Thirty years after driving Ric Flair from World Championship Wrestling, Jim Herd has finally spoken out about his dislike of ‘The Nature Boy’ and one of wrestling’s most famous stories.
On-screen rivalries in professional wrestling are an everyday occurrence. They’re the fabric, the lifeblood of the industry that keeps people coming back. However, feuds off-screen can often become more infamous than those we witness and that was the case when former WCW Executive Vice President Jim Herd and Ric Flair clashed heads in the early nineties.
While both men had huge problems with each other behind the scenes, stemming from Flair’s position as head of the booking committee, the biggest moment of their ill-will came when Jim Herd told the legend that he would be required to cut his signature bleached blonde hair, and adopt a Roman gladiator gimmick by the name of Spartacus.
With Kevin Sullivan – a member of Flair’s booking committee – opining that they should change Babe Ruth’s number while they were at it, every member of the table nixed the idea despite Herd believing Ric Flair’s time as a main event player was firmly over.
Now, Jim Herd has expressed his side of the tale in an exclusive interview with Conrad Thompson of AdFreeShows. Stating that the legendary story is false, he talked at length about the Spartacus rumour and his sheer scorn of ‘The Dirtiest Player in the Game’:
“When you’re brainstorming those things, you get all kinds of feedback from those guys. That’s where the lie that I wanted to change Ric Flair’s name came from. That came from one of the meetings, but it was never considered. One of the things that was considered, and he didn’t like it so it became — there was a wrestler were going to call The Zodiac Man. Every match, at the end of the match, you could go out the door and they would throw these discs that were redeemable at fast food places. They would catch them and if you could prove you were a Leo after the match, you’d get another disc. It got so complicated, but his name was going to change every month with a different promotion. I think Ric heard we wanted him to be the Zodiac Man. It was just another lie that came out of those meetings. A lot of it was tongue in cheek in those meetings.”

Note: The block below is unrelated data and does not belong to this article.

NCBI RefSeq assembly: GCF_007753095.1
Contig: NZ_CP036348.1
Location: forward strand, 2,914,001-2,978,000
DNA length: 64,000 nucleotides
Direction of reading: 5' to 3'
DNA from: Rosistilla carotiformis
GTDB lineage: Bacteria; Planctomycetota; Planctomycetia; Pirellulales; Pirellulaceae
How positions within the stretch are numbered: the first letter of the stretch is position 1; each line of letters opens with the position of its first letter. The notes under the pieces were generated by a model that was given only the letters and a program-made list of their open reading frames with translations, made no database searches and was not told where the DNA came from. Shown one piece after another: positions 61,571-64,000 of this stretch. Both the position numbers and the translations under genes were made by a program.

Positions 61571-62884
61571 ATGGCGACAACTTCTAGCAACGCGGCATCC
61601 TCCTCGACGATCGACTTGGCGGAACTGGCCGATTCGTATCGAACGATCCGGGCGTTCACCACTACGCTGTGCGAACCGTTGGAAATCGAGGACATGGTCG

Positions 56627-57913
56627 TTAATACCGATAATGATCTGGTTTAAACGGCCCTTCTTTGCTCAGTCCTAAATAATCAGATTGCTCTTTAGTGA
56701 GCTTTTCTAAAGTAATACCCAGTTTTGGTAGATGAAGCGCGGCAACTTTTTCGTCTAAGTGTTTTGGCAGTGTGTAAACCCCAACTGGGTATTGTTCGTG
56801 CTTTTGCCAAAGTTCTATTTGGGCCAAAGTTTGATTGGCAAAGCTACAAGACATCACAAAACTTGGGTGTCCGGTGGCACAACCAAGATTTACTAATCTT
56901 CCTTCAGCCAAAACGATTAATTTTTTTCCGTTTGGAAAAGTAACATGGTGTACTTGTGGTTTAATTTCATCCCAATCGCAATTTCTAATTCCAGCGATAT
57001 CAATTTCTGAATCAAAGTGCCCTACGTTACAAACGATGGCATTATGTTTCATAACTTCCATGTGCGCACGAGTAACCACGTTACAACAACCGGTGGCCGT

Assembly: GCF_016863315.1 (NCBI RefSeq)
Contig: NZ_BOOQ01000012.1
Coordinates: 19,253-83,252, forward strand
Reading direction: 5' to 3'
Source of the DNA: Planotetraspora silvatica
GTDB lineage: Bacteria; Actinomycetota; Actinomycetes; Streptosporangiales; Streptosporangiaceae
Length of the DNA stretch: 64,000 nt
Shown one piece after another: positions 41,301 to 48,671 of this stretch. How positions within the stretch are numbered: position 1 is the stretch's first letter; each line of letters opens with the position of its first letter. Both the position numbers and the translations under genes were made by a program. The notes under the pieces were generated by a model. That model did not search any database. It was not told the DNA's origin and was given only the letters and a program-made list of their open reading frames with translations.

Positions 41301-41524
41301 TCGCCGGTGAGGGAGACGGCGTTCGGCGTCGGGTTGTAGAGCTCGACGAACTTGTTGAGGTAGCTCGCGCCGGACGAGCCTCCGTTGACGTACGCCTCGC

The tale of Spartacus caused a major rift between the two men and that hostility simmered to boiling point when Flair refused to take a pay cut, move away from the promotion’s main event picture and drop the WCW World Heavyweight Championship to Lex Luger after the promise that he would do the job for Sting.
Compromises went nowhere and in the end, Ric Flair was fired from the company in 1991. Not long after, both ‘Naitch’ and the WCW title appeared on WWF television.
Jim Herd wasn’t done just dispelling the well told tale of Spartacus, however. Seemingly still holding a grudge against arguably the greatest wrestler to step inside a ring, Herd went on to speak about Ric Flair’s forehead, the way he used to bleed and how controversial he found wrestling’s first mega-star:
“There was a lot of controversy with Ric, he…..I just saw Ric a month ago on some show, what’s the guy’s name, the bald headed guy [Steve Austin] who has a show on now, he interviewed Ric. I looked at Ric’s forehead and I said, ‘They must’ve taken part of his ass and put it on his forehead because all those cuts are gone,’ which is great. Ric was a guy that you couldn’t control out in public and he did a lot of different things that we didn’t agree with, Turner didn’t agree with. Believe me, during all this time, if you didn’t get a pass from Turner, you got no pass at all because he controlled everything through me. I took the lumps when they came and as long as I maintained his dynamic, which was making it rain dollars, he didn’t interfere.”
After Jim Herd departed World Championship Wrestling in 1992, Ric Flair returned one year later after looking at the lights for Mr. Perfect in a Loser Leave WWF Match on Monday Night Raw.
Credit for the interview: AdFreeShows
h/t for the transcription: Fightful